Back on Wednesday 12th October 1994, Shirley left a phone message for Keith, during which she said that Anne denied all knowledge of the books and the Hillsborough auction, while Mike insisted he discovered the reference at the library and later recalled that he had 'these particular books', which were the ones he had loaned to Jenny's son. He told Shirley he had an appointment that afternoon [12th] with his solicitor to discuss the divorce, and would take the 'book' with him.

    For whatever reason, it didn't happen. If he went round to Jenny's expecting to find a volume 2, he failed to take anything to his solicitor that afternoon. In fact, there is no record of Mike attending the offices that day, nor at any time between 25th August 1994 and 9th January 1995, although numerous telephone calls were logged.

    One of these calls was made the very next day, on Thursday 13th October 1994, and lasted half an hour. The solicitor's assistant took the call from Mike and made a note of his claimed library find, and that the phrase came from page 184 of Vol 2.

    No volume 2 in sight; no mention of Mike having his own copy; and no record of it being lodged or withdrawn from his solicitor's offices at any time.

    A reasonable conclusion from this sequence of events would be that if Mike assumed Jenny would have the 'relevant' book among those he had taken round that summer, he was disappointed, and had to spend the next eight weeks looking for his own copy of volume 2 in second-hand bookshops. ​

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  • caz
    replied
    Originally posted by rjpalmer View Post
    What if Barrett thought the phrase 'O Costly Intercourse of Death' came from Shakespeare?

    It's an entirely reasonable guess and a good place for Barrett to have started during his "serious week."

    Let's do the math.

    Shakespeare wrote 38 plays. These plays are made up of 118,406 individual lines. (Scholars have checked)

    Barrett is going to need to scan these lines in order to try and identify the quote.

    If he scans a line every half second, quickly running his finger down the line, and not taking any breaks, nor even pausing to flip the page as he goes through all 38 plays,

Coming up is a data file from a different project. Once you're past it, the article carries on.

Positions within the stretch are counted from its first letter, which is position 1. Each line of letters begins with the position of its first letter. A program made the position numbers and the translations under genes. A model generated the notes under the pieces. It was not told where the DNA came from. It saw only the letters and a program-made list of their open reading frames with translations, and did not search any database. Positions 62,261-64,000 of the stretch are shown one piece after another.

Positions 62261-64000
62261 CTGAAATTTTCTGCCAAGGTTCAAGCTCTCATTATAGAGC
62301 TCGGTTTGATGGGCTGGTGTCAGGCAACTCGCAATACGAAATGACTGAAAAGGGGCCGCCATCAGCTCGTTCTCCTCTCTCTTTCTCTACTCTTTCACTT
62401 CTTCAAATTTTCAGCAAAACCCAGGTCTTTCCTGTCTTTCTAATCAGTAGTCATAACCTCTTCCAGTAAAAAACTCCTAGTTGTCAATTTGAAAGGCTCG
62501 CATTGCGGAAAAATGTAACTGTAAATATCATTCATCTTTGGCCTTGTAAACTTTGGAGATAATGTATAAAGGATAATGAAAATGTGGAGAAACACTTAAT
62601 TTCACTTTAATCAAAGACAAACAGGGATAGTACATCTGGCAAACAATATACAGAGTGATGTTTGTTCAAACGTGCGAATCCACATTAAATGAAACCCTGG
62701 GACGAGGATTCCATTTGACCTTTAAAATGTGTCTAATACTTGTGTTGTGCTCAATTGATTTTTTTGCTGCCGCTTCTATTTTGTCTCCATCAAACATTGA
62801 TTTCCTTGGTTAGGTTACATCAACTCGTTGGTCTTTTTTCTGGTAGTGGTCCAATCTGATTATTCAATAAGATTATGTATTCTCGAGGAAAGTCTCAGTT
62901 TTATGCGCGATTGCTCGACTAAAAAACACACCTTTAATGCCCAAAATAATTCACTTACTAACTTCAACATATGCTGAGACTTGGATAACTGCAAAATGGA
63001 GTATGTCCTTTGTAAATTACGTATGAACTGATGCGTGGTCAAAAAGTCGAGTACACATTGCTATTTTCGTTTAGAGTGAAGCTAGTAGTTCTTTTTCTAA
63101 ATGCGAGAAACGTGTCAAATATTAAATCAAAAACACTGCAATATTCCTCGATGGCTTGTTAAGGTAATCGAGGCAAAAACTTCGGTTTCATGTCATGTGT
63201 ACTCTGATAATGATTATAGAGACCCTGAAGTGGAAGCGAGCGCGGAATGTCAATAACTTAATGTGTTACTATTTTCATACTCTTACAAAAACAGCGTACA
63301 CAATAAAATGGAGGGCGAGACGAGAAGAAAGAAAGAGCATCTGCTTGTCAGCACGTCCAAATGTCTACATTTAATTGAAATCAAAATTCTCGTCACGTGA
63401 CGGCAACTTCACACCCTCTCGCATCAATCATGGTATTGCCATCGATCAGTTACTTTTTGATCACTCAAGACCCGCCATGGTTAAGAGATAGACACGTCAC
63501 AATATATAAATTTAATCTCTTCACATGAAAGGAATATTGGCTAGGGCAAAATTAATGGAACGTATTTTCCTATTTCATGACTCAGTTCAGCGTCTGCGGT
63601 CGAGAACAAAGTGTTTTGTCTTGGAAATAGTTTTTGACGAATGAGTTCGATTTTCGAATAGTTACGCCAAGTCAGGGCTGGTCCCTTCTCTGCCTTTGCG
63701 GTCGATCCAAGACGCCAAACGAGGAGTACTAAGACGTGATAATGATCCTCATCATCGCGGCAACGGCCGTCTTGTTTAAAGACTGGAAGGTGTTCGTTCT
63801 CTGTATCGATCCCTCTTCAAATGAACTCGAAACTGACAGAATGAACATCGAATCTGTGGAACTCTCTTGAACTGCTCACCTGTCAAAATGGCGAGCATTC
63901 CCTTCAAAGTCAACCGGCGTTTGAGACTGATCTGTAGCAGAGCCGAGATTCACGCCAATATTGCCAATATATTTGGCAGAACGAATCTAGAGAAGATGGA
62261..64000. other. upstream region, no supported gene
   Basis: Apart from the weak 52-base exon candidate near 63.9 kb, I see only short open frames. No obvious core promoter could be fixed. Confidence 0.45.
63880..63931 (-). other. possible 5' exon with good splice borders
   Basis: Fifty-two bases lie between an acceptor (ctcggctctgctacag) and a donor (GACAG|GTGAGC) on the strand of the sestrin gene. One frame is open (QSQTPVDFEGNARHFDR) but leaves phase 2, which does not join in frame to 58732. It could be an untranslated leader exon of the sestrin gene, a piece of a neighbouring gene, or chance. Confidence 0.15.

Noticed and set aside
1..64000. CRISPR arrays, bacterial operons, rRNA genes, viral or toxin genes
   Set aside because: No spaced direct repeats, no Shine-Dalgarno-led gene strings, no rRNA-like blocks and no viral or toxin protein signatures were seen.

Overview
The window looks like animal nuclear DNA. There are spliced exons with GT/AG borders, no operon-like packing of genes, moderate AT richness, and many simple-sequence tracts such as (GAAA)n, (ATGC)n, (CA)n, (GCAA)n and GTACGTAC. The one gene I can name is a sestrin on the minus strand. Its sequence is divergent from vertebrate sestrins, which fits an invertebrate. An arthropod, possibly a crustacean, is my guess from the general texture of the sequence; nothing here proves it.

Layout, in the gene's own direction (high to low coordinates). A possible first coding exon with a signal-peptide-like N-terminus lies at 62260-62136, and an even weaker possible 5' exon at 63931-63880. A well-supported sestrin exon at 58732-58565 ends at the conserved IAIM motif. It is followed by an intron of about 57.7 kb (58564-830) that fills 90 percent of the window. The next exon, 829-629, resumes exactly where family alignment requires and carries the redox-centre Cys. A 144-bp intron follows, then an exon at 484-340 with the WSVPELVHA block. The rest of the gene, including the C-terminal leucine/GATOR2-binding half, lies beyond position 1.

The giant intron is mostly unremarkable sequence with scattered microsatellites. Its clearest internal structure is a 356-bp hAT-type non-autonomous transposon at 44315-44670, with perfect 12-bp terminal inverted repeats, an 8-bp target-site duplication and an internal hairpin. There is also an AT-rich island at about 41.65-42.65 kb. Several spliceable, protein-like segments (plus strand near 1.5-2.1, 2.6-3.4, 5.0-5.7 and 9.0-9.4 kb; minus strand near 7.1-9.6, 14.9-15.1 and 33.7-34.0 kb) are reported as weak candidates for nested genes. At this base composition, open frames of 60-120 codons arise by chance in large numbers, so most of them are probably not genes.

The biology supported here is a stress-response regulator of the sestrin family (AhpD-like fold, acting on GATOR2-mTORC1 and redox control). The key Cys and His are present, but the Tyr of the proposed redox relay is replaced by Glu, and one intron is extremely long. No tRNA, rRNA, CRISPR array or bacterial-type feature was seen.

it will take him just under 16 and a half hours.

    16.4 hours.

    That's Mike's first two days--if he puts in 8 hours with no breaks and no eyestrain-- and he's failed. And he's robbed himself of lunch and any cigarette breaks over a 16-hour vigil, let alone a stop by the pub.

    So now, let's pretend that Mike decides to skip the works of Marlowe and Jonson and Beaumont and Fletcher --for no good reason--decides to move on the Victorians. Maybrick was a Victorian.

    Mike, having a plan, goes through the major stars in alphabetical order. He starts with Matthew Arnold.

    I just checked. The LCL has a copy of the collected poems of Arnold (dated 1979, so it is likely to have been there in 1992). It's 723 pages in length.

    If Mike spends only 15 seconds on each page, Mike can go through four pages in a minute.

    723 divided by 4 is 180 minutes. It took Mike 3 hours to give Arnold a once-over.

    Refusing to give up, Mike moves on to Elizabeth Barrett Browning (Selected poems, 330 pages).

    Next, he moves on to Robert Browning. The LCL has a two-volume set. Dear Lord. Volume One is 1218 pages in length. Volume Two is 1156 pages.

    I'm not going to do the math but it's already Wednesday afternoon, and Barrett isn't even in the correct section of the library yet.

    So, Caz, this is why I, Melvin, Karoline Leech, John Omlor and others decided twenty years ago that Barrett's tale is complete malarky.

    And the only source for it is Mike Barrett.

    That's enough for March. Have fun with it.

    I wonder if Mike Barrett would have chuckled to see Palmer doing the 'math', before saying he is not going to do the 'math', in his heroic efforts to imagine how he might have gone about the task - if he didn't know a Sphere volume from a bar of soap.

    Mike's brain in September 1994 was arguably a whole lot less encumbered. His eyes would have fallen on the small section in the library on the History of Literature and spied at least two of the familiar Sphere volumes - 2 and 6 - close to each other on the small number of shelves, and thought fondly of Jenny, who had recently given house room to books from the same series.

    The rest, as they say, is [the Sphere] history.

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  • rjpalmer
    replied
    Originally posted by caz View Post
    The well-thumbed volume which Mike failed to show anyone until December 1994, when he finally gave it to Alan Gray, does not fit neatly or comfortably with the theory. And Palmer must surely see this. Nothing ever quite adds up when it comes to Mike's fakery claims. Palmer might wish to reflect on why that might be.
    The last we hear of Gray (in very early 1998), he is referring to Barrett as 'scum' and a 'rat.' The two men had a falling out.

    So how did Gray wrestle this book from Barrett six years later, when he sold it to Keith?

    What is the provenance story? Barrett, when asked for the volume, simply handed it over? Do I have that right?